Circular Economy Lighting

Circular Economy Lighting

February 4, 2022

The Problem

Per-capita consumption in developed counties has exceeded the natural resources theoretically available to each world citizen, and consumption in developing countries is catching up. On a finite planet, a “linear” flow (resources ending in landfill) is inherently unsustainable.

The Solution

Life on earth is able to exist because the planet works in a “circular” manner; a concept now being applied to business. Circular businesses models gain value from brand awareness, and materials recovery. A product can be seen as a ‘bank’ for raw materials.

McKinsey estimates shifting towards circularity could add $1 trillion to the global economy by 2025 and create100,000 new jobs. Circular examples include photocopier rentals where manufacturers recover and re-manufacture machines, and billion dollar multinational Interface Flooring who increased profitability by recovering used carpet.

End of Life responsibility is also important (e.g. take-back incentives/models, recycling infrastructure, upcycling, partnerships, servicisation models) and can lead to a larger repair-and-servicing sector which creates employment and increases company revenue.

 

Examples of Circular Economy

One of the earliest adopters of circular economy resource recovery were photocopier rentals, where manufacturers recover and remanufacture machines at their end of life.

Another famous example is Interface Flooring - a multi-billion dollar company who increased profitability by recovering old carpet and turning it into new.

Or Patagonia, a global clothing brand with > $750 million in sales which repairs 40,000 items a year in its US factory, and teaches customers how to repair clothes themselves.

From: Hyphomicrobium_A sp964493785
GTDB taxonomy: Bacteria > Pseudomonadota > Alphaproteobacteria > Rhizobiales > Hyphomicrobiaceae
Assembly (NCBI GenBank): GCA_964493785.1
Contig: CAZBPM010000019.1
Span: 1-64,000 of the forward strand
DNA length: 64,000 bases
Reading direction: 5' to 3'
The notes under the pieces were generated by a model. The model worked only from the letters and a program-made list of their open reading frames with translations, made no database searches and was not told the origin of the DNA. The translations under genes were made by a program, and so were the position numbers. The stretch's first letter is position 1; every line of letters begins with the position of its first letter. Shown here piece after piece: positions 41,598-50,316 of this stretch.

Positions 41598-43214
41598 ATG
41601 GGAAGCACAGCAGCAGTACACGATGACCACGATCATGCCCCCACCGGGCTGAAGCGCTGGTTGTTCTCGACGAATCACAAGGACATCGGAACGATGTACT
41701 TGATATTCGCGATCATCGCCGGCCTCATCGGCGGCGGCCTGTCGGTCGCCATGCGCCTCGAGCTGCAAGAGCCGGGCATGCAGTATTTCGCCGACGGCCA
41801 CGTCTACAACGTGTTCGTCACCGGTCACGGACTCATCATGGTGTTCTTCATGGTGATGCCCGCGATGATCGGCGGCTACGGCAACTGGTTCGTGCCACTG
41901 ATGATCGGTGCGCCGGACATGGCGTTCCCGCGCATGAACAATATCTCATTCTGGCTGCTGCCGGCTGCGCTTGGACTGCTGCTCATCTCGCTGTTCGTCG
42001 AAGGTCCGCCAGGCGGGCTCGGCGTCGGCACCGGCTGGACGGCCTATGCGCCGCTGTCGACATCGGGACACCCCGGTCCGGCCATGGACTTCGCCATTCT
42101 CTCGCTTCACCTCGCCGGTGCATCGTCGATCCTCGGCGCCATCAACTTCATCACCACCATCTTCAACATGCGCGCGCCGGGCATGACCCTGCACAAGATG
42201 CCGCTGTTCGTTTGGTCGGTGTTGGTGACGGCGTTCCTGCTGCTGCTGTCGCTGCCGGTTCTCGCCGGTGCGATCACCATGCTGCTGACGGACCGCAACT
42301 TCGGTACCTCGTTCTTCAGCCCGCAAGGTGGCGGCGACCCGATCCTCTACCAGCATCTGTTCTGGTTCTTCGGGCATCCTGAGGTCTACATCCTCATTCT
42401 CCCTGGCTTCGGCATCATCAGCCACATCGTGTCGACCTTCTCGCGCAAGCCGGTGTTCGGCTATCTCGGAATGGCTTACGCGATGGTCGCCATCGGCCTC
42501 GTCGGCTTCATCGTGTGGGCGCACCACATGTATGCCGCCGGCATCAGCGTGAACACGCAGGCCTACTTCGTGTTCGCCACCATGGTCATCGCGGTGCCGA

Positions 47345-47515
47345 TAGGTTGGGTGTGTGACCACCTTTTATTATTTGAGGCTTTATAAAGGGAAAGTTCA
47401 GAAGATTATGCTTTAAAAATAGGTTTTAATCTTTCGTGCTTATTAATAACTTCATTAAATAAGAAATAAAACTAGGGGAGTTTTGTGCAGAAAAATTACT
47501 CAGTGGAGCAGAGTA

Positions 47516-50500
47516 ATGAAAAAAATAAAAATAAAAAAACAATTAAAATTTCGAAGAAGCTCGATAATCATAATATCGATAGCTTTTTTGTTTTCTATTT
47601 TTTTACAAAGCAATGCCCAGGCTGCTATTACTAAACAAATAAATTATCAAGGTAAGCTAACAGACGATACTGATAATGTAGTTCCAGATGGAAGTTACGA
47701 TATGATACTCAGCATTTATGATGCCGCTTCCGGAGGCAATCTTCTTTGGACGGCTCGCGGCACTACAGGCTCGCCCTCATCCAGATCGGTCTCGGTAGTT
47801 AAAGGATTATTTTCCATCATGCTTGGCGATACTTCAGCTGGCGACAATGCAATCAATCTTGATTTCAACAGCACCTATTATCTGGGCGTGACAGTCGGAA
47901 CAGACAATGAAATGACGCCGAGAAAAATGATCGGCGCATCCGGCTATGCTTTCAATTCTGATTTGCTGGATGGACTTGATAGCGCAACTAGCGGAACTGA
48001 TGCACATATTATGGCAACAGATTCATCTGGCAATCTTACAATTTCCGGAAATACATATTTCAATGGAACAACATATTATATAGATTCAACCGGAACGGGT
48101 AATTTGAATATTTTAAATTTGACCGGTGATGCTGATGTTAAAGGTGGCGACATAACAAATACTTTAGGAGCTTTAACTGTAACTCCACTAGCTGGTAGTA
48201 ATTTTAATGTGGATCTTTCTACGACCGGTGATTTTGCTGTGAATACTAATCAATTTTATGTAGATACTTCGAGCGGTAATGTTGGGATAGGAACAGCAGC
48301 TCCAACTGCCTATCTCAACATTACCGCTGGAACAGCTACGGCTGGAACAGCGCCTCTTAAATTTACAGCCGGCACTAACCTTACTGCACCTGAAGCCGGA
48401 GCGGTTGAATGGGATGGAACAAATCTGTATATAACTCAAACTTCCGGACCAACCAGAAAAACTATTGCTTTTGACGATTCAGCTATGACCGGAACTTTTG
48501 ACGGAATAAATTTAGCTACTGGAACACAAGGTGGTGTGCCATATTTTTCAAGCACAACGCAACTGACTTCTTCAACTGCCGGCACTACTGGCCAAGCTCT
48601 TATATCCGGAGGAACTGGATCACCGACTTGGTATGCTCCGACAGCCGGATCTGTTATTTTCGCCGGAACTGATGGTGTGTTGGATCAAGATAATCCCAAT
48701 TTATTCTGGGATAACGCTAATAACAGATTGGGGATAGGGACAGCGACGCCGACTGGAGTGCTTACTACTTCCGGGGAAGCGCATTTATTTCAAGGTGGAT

Elements of a Circular Economy

Elements of a circular economy include;

Servicing – maintaining and extending the lifespan of products. This can include upgrading parts when technology improves, cleaning and preventative maintenance, and repairing.

Refurbishing – when a product reaches end of life – there may be ways to refurbish them so they can continue working, or even upcycle it into a different product

Parts harvesting – if a product is truly at the end of its life, then parts may be harvested for use in other applications, making new products, used as spares for refurbishing, etc.

Recycling – all materials will ideally be recycled back into the economy

Circular Product Design for Lighting -Tips

·      Focus on recoverability not just novelty and style

·      Use recyclable materials

·      Use modular design so that parts can be replaced / upgraded / dissembled - we don’t buy iPhone 6 because our iPhone 5 is broken, we buy it because we want the rapidly changing innovation… lights will become better than LED… so it could almost be argued that making lights which can be upgraded is even more important than making lights that last a long time

·      Design so that repair / upgrade /disassembly is easy

·      Use standardised parts e.g. screws not rivets, non-propriety plugs

·      Use low voltage parts so non-qualified electricians can fix or upgrade products

·      Consider using recycled materials for manufacturing